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What kind of encore for M.J.?

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What if you were rich beyond your wildest dreams? What if you had earned hundreds of millions of dollars over the years, and you decided to retire -- at the age of 35?

What would you do next?What if you were charismatic, handsome and a sharp dresser and sported a body of carved mahogany?

What if you had a mesmerizing baritone voice, and you carried yourself in public with great composure and dignity, and people hung on your every word?

What if you were so influential that you made baldness and baggy shorts cool, and if you decided to paint a racing stripe on your scalp people would do that, too?

What if you were so popular that people had been known to lie down in front of a bus for a chance to meet you?

What if you could do anything you wanted to, and you didn't have to answer to anyone except the guy in the mirror?

What if your name was Mike and advertisers and millions of people sang, "I want to be like Mike?"

What if your name was Michael Jordan, and you had the next half of your life to fill?

What would you do?

What will he do?

Jordan wondered the same thing as he talked to reporters just minutes after beating the Utah Jazz to win the world championship last June.

" . . . That's part of the challenge," he said. "I have another life, and I know I have to get to it at some point."

Now that he has reached that point, what will his other life be?

What will he do after he tires of golf, besides be a father and husband?

It won't be easy. Just ask Ruth, Gehrig, the Beatles, Thorpe, Lindbergh, Mantle, O.J. They all discovered the same thing: An encore is a difficult thing. The first half of their lives was a tough act to follow. Some icons -- Franklin Roosevelt, the Rolling Stones, Elvis, pro golfers -- don't even try.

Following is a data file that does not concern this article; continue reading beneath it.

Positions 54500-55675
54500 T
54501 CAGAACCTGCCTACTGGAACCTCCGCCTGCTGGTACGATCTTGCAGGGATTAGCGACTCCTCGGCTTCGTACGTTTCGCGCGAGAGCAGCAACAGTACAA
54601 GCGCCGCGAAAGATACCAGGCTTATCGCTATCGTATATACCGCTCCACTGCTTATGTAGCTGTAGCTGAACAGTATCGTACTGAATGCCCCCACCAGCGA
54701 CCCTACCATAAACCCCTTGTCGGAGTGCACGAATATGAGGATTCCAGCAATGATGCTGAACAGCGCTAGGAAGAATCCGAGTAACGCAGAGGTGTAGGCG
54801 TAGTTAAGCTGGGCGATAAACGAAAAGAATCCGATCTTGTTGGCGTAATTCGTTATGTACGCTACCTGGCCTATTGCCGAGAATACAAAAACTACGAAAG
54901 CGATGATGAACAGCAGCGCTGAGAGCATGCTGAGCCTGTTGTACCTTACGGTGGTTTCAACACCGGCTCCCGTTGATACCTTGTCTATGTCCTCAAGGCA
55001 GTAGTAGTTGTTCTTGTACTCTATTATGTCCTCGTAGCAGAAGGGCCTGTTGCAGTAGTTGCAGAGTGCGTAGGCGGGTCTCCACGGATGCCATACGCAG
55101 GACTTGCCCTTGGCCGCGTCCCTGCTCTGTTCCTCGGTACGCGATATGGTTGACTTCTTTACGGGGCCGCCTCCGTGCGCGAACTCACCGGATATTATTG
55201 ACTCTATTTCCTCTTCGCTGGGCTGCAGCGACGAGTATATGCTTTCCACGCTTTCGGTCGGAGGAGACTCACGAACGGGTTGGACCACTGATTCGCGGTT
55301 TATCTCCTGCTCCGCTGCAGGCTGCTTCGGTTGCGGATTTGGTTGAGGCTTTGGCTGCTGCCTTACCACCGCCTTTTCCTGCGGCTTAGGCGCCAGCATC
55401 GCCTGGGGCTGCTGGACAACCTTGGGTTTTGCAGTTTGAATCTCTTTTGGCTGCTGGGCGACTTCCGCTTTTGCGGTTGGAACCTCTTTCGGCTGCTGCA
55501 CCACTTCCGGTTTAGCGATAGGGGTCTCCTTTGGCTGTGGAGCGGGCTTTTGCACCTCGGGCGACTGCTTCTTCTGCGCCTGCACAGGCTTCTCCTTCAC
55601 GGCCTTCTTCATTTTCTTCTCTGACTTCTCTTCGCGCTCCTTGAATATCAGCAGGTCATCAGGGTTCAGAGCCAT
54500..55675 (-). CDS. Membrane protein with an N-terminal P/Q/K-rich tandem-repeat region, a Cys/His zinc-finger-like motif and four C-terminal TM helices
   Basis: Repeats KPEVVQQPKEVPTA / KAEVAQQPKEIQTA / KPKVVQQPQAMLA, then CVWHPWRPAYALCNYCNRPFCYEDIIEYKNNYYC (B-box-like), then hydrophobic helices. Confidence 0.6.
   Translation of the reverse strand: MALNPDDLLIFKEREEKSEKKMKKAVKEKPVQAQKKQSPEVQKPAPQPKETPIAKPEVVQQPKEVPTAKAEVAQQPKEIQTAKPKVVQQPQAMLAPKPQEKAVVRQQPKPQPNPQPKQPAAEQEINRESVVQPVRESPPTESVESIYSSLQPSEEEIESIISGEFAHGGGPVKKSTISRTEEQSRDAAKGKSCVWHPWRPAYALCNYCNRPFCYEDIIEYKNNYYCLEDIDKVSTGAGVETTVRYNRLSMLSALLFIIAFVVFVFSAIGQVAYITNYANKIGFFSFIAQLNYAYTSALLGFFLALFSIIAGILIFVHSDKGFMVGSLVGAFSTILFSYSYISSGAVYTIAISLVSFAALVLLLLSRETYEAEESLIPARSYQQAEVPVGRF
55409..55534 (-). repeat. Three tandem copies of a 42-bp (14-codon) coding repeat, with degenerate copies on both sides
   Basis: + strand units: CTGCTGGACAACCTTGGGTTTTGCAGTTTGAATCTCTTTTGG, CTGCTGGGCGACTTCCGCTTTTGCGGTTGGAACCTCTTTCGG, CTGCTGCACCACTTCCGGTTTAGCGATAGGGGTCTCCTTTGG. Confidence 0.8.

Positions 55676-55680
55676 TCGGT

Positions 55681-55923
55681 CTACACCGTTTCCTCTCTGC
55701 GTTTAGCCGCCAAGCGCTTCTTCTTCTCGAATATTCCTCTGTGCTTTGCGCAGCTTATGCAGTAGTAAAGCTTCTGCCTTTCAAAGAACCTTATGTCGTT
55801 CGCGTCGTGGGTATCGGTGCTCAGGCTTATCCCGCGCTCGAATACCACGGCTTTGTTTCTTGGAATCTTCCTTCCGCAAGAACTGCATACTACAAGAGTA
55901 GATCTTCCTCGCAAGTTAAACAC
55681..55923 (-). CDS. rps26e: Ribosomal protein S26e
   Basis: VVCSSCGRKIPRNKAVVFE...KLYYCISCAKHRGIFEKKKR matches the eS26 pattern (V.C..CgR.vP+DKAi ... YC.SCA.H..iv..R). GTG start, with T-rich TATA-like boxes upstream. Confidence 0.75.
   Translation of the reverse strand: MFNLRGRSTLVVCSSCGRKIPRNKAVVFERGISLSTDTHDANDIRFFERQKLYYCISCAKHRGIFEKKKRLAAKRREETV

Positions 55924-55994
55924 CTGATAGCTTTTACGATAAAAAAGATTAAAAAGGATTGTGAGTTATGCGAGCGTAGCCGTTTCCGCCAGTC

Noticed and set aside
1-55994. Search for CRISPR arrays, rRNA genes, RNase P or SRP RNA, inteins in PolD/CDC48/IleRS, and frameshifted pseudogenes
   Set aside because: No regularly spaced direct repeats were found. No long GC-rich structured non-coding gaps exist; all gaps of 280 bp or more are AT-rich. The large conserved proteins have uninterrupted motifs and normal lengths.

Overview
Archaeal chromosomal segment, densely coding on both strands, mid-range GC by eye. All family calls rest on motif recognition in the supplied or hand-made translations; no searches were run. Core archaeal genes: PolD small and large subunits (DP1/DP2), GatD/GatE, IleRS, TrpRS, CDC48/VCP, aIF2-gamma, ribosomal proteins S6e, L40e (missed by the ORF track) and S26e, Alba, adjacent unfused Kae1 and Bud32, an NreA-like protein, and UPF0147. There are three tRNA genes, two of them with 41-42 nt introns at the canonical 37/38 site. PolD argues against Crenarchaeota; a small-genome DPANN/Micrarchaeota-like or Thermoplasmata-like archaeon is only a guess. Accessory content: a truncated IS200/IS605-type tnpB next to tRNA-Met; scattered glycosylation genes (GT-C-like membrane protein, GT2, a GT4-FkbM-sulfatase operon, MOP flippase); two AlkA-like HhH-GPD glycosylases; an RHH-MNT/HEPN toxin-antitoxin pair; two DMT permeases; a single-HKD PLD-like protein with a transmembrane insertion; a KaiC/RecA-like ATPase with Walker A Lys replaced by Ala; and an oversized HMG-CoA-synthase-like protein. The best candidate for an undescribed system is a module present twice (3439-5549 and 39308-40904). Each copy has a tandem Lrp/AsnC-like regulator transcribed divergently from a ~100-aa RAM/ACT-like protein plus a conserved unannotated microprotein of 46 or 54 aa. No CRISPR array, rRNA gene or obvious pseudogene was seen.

Athletes struggle to find something original to do in the second half of their lives, something that would top or equal the first half. They tend to gravitate to the TV booth or to the sideline, or they do endorsements and make speeches and open restaurants and live off their names.

Wilt Chamberlain played volleyball and threatened to make a comeback -- as a shot putter. Joe Montana is a pitchman for Mervyn's. Joe DiMaggio came out of seclusion to advertise Mr. Coffee.

Joe Namath runs an online sports marketing service, works as a speaker for NFL Properties and has dabbled with TV talk shows. Bo Jackson gives speeches and tries to get movie parts, though not very successfully (he was a prison guard in "The Chamber"). Nolan Ryan pitches products instead of baseballs. Johnny Unitas opened a restaurant and started several businesses.

Magic Johnson, a successful businessman, tried to become Arsenio Hall and wound up with the same result. Larry Bird is a coach. Muhammad Ali is a professional icon. Jim Brown, whose plans for a movie career faded, works with black youths. Julius Irving runs an investment company and dabbles in NASCAR. Roger Staubach owns a real estate company. Bill Bradley and Steve Largent became congressmen.

But what will Jordan do?

He could continue his endorsements -- and will.

He could start his own country. He could call it . . . Jordan. Taken? How about West Jordan? Air Jordan?

He could make movies. He's already made a successful debut in Space Jam, but movie critics say there are limited parts for a 6-foot-6, bald, black man, and as an actor, he is considered stiff and lacking in grace (Michael Jordan?!). He would have to play himself on the big screen, and, really, how many times can he do that?

He could continue to design and market clothing, for which he has a real flair.

He could host a TV show -- but probably won't. Jordan realizes that limiting public appearances adds to the mystique, which Jordan has certainly nurtured.

He could model clothes for Tommy Hilfiger. This guy is so classy, he makes sweats look good.

He could design hotels. He's seen enough of them.

He could continue his piano studies, which he began in Salt Lake City during last year's playoffs.

He could be an IOC delegate -- he already has everything, so you can hold the gifts and cash.

He could work on hitting the curve ball or try out for the senior golf tour.

Or he could turn his attention to making a real difference and using his fame and money and influence for good. What if he decided that a hundred million dollars was enough, and he didn't need more, so he became a philanthropist? What if he reasoned that if he convinced the world to go bald and be like Mike, he could convince them to do right in matters of drunk driving, smoking, drug use, AIDs prevention, teen pregnancy? Couldn't he raise more money than anyone on earth for good causes, such as research for cancer or heart disease? What if he decided to use this rarest of opportunities in just such a way?

What could one man do? Anything, if he's Michael Jordan.